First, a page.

Pest and weed control in the sustainable garden or farm plot primarily involves improving the health of the plants and soil so they can better resist damage (see References 2, page 446). However, in even the healthiest gardens, the occasional pest or weed problem can jeopardize plants. Sustainable gardeners and farmers have an arsenal of pest- and weed-control tactics that don't involve the use of synthetic chemicals --- an approach known as integrated pest management (see References 4).
In nature, predators, parasites and pathogens keep pest populations at manageable levels. When your garden lacks these natural defenses, your plants become increasingly susceptible to pest damage. Sustainable agriculture and gardening often calls on "natural enemies" to keep pest populations down, according to the University of California Statewide Integrated Pest Management Program. Maintaining a diverse landscape with abundant flowering plants to feed and shelter pest predators helps increase the population of species like ladybugs, lacewings and predatory wasps. When adding a predator species such as predatory mites, make sure your garden has appropriate habitat to retain these predators, or the pest control relief is only temporary. For some pests, you can apply a disease or parasite to your garden that kills the pest species while leaving beneficial insects alone. Examples include parasitic nematodes, Bacillus thuringiensis (Bt) and viruses. (See References 1)
Traps and Barriers
Barriers deny pests access to your plants, with several methods described in "Rodale's Ultimate Encyclopedia of Organic Gardening." For example, floating row covers prevent bean beetles from damaging your plants; however if the plant requires cross-pollination --- as do cucumbers and squash, for instance --- you'll need to remove the cover during periods of pollinator activity. Cardboard collars around seedlings prevent cutworms from destroying the plants. Sticky traps and pheromone traps attract pests, then do not allow their escape. "Rodale's" says that in addition to controlling pests, traps help you to monitor pest populations in your garden. (See References 2, pages 451-456, 520)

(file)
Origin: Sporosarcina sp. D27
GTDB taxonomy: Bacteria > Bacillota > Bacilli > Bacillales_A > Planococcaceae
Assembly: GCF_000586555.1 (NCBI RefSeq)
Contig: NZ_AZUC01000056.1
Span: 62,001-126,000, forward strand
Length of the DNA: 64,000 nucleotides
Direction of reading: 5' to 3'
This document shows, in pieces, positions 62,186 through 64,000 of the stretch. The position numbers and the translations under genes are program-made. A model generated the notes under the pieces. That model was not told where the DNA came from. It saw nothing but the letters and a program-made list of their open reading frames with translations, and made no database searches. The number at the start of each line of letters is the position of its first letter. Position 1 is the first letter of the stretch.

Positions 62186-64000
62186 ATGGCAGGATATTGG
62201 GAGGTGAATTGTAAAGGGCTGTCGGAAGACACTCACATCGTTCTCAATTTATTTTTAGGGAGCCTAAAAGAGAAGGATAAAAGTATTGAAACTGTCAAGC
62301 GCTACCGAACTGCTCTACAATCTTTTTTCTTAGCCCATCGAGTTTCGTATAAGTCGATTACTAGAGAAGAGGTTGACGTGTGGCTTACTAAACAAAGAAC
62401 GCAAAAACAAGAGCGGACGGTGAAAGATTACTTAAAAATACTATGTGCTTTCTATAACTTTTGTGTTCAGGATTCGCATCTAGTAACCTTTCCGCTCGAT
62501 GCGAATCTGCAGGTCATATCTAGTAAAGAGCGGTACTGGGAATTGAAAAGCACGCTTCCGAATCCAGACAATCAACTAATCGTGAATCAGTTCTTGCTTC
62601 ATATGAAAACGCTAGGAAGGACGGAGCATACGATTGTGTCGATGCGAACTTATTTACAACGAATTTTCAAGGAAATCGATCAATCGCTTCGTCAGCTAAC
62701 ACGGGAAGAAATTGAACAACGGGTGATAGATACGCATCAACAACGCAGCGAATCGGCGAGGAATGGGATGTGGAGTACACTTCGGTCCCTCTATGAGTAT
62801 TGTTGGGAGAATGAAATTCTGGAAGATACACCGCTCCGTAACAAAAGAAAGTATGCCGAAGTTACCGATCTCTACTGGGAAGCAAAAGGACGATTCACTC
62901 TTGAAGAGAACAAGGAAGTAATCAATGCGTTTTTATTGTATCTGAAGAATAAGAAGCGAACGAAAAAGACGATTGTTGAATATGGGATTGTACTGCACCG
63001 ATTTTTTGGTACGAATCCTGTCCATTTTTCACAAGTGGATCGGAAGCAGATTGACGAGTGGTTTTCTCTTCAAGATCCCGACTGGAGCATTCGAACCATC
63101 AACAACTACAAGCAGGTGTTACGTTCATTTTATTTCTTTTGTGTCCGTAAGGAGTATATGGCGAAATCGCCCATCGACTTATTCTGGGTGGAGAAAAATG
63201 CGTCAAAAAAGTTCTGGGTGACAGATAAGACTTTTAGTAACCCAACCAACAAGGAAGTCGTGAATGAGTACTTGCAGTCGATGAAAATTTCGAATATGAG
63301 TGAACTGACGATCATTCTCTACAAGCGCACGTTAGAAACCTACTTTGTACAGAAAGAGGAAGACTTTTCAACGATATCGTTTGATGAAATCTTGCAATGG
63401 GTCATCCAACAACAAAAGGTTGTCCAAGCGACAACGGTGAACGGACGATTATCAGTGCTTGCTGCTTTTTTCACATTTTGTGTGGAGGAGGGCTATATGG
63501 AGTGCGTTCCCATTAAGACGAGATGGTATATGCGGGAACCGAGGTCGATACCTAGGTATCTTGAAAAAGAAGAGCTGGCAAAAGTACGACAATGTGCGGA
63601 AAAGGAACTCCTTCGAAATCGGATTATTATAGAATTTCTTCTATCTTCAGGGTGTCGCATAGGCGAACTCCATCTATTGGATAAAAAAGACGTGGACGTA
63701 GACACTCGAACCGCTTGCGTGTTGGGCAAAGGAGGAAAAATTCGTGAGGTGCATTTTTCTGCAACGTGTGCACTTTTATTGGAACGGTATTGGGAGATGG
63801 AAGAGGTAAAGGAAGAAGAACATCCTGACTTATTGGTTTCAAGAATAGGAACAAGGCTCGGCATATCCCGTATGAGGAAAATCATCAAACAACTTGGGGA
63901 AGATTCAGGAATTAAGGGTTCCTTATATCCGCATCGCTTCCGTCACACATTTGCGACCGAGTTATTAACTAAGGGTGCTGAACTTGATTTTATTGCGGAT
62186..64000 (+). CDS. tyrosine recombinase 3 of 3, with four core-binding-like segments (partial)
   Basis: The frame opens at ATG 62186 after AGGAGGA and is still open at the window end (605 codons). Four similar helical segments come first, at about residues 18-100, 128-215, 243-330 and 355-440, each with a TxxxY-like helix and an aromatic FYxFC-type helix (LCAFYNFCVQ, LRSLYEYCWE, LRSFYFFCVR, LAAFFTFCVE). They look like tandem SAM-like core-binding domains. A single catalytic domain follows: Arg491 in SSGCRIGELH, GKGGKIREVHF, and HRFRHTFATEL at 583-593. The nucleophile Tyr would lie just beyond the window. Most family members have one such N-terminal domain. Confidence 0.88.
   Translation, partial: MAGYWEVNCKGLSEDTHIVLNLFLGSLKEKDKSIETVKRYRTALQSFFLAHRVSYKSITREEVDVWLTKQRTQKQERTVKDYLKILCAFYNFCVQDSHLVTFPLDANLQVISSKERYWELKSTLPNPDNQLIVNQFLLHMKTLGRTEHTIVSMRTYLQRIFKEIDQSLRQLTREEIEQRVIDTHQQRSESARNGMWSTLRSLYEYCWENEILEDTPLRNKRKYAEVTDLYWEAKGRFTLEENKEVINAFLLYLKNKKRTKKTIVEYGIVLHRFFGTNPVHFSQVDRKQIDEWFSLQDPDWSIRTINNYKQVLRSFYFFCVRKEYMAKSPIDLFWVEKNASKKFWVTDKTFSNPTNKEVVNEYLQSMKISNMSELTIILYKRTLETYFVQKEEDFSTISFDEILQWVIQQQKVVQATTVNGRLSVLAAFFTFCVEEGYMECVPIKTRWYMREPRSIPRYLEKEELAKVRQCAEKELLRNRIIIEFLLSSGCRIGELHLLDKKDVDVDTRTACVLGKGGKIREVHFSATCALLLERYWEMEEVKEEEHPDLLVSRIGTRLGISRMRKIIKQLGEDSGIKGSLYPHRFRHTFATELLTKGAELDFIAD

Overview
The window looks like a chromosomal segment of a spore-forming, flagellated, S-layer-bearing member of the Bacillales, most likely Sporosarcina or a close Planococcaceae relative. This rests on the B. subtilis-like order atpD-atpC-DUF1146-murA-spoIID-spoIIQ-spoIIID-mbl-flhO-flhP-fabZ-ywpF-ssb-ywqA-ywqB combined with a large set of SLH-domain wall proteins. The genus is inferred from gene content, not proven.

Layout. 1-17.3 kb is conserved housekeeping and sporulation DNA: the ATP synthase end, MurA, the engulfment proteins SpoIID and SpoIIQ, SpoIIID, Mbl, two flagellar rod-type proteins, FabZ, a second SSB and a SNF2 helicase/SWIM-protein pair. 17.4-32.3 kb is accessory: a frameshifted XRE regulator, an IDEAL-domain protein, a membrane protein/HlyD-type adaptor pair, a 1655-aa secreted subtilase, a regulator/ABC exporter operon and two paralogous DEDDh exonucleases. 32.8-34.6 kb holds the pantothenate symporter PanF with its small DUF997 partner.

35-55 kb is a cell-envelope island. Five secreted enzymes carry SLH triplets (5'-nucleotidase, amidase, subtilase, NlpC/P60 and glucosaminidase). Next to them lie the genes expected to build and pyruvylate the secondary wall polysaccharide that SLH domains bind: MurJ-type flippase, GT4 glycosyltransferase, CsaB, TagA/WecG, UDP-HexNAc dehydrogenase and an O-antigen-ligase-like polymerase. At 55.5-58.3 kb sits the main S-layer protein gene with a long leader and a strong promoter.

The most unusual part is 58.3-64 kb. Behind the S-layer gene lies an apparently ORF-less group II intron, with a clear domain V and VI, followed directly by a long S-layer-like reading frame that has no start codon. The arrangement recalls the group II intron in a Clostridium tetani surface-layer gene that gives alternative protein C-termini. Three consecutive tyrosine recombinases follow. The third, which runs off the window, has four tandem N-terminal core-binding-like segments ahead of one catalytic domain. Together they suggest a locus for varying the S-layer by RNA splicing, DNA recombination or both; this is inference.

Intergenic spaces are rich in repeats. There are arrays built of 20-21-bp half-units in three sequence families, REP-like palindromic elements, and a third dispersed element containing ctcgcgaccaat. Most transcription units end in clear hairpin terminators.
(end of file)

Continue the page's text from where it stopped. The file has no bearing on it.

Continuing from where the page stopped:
Mechanical Weed Control
All gardeners are familiar with the techniques of hand-pulling, hoeing and tilling weeds to control weeds early, in the seedling stage, and before they go to seed. Bare ground invites weeds to germinate; "Rodale's" notes that placing a layer of mulch not only reduces weed germination but reduces soil erosion and run-off, and increases levels of soil organic matter. In the off-season, mulches and cover crops keep your soil protected and weed-free. (See References 2, pages 651-654)
Some naturally occurring compounds control weeds, and two noted by the National Sustainable Agriculture Information Service are ones you may even find in your pantry. Corn gluten meal acts as a preemergence herbicide for lawns and agricultural crops, destroying weeds before they germinate. Vinegar, even 5 percent household vinegar used in cooking, can destroy the foliage of above-ground weeds. Herbicidal soaps made from fatty acids and herbicides made from plant extracts are available as commercial products to control weeds. (See References 3)
- University of California Statewide Integrated Pest Management Program; Biological Control and Natural Enemies; S. H. Dreistadt; November 2007
- "Rodale's Ultimate Encyclopedia of Organic Gardening"; Fern Marshall Bradley, et al., editors; 2009
- National Sustainable Agriculture Information Service; Principles of Sustainable Weed Management for Croplands; Preston Sullivan; 2003
- University of Minnesota: IPM Defined
- Jupiterimages/Photos.com/Getty Images
- Does Renter's Insurance Cover Bedbug Infestation?
- Organic Remedies for Tomato Bugs in a Garden
- How to Begin a Pile of Compost
- How Wet Should I Keep My Compost Pile?
- Eco-Friendly Carpet Cleaning
- Can Deer Droppings Be Composted?
- Organic Weed Control vs. Chemical Pesticides
- What Organic Fertilizer Should I Use on Vegetables?